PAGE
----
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Author Topic: RF Safety Calculator  (Read 8134 times)
ROBPUR
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« on: May 13, 2011, 12:52:57 AM »

I've been toying with the idea of putting a GMRS mobile radio on the back of my motorcycle and have been playing with an online calculator to see how far I should be away from the antenna. I haven't liked what I've seen so far, but it could be because I'm not punching in reasonable numbers for power and antenna gain, so I'm seeking advise. Here's the calculator.

http://hintlink.com/power_density.php

For "Average power at antenna" I used 45 watts, which is probably high. I have no idea how much power a mobile radio such as an Icom F6021 puts into the antenna. It has a rated output power of 45 watts, but I don't know what the real world number into the antenna would be. Feed line loss would be small since there would be only about a foot of coax between the radio and antenna.

For antenna gain I used 0dBi. I would likely use a half wave mobile antenna without a ground plane. Again, I don't know what the real world number should be here.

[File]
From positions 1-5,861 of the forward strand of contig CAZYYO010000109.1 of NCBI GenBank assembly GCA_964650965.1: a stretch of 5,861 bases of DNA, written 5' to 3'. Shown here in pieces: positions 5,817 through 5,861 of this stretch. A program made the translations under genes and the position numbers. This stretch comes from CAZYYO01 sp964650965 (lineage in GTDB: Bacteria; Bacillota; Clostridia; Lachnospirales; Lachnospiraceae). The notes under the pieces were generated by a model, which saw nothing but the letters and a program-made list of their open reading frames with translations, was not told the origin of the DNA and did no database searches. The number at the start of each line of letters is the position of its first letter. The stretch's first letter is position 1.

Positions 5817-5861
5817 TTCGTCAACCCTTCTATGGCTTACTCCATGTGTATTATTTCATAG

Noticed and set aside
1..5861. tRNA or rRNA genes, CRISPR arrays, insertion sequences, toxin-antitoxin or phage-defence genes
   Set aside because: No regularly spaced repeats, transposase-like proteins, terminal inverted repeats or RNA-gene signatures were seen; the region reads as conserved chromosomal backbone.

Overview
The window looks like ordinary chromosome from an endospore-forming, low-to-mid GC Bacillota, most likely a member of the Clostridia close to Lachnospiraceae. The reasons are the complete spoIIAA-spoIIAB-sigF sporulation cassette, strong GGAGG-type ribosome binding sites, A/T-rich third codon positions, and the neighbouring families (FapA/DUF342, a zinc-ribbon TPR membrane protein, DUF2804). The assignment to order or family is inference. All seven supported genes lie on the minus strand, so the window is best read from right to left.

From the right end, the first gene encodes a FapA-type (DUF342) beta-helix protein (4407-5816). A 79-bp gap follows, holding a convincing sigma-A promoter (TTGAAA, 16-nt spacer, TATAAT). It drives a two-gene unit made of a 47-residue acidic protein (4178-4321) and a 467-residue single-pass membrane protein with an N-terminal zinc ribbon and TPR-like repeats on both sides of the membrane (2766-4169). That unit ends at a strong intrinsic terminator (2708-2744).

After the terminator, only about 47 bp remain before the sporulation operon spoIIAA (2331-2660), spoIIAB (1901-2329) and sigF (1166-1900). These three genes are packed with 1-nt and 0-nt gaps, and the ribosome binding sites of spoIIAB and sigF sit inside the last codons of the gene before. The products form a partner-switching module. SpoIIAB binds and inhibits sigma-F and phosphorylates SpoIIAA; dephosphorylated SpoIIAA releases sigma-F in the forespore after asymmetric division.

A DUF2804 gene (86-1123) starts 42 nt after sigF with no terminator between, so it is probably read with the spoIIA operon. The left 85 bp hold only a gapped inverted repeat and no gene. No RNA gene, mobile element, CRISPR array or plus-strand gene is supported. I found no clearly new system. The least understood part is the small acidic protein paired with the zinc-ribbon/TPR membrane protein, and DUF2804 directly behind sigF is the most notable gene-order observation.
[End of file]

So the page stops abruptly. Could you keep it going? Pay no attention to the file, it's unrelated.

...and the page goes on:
With a distance from the antenna of 2 feet, and a frequency of 460Mhz, the result is 2.467 mW/cm2, and the Maximum Permissible Exposure (MPE) is considered to be 1.5383 mW/cm2. So, with those calculations, I'm way over the MPE.

I also did the calculation with a 4 watt HT (BlackBox-U or HYT TC-500) an inch away from my body (clipped to my belt), and got a really high result.

So, any idea what numbers I should use with the calculator?

Thanks,

Rob Purcell
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N3OX
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« Reply #1 on: May 13, 2011, 05:28:23 AM »

Rob, the average power is calculated over six minutes according to FCC bulletin OET 65.  The average power of a 45W rig during a transmission is the full 45W for an FM radio (less for CW or SSB because there isn't a carrier present all the time in those modes), but since the total averaging period is probably/possibly longer than a typical transmission you may be fine.  If you transmit 30 seconds or a minute and then listen for a few minutes, the average power on a six minute time scale will be much less than 45W which will help.  If you're too long-winded there could be a problem remaining in compliance with the regs.